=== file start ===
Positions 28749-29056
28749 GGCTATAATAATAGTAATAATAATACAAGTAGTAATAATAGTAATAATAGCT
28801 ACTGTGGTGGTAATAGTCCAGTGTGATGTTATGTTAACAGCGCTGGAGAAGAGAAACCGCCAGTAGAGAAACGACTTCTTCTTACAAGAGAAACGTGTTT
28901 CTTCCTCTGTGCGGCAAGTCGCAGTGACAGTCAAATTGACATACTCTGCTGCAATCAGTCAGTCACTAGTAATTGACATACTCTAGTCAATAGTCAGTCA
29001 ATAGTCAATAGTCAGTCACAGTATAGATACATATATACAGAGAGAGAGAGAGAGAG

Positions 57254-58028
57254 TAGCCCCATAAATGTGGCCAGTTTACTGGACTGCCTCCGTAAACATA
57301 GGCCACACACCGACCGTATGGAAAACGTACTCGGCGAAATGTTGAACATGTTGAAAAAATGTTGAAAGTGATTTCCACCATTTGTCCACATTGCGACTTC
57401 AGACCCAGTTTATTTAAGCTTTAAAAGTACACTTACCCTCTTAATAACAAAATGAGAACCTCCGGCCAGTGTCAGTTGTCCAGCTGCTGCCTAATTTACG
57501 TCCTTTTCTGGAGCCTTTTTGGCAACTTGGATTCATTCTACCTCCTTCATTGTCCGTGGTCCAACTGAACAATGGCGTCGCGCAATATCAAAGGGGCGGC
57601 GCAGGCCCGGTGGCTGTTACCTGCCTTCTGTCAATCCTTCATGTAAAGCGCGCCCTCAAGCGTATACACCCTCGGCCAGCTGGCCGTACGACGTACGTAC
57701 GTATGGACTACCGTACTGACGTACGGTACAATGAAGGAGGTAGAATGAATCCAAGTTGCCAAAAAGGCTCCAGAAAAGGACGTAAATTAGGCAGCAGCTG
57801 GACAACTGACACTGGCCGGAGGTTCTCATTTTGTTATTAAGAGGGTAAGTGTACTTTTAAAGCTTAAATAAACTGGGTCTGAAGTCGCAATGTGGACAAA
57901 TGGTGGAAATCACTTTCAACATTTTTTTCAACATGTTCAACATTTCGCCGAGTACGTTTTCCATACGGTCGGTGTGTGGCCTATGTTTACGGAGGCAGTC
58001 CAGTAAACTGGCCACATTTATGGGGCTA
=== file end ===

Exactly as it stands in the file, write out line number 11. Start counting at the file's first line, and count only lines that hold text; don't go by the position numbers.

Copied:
57601 GCAGGCCCGGTGGCTGTTACCTGCCTTCTGTCAATCCTTCATGTAAAGCGCGCCCTCAAGCGTATACACCCTCGGCCAGCTGGCCGTACGACGTACGTAC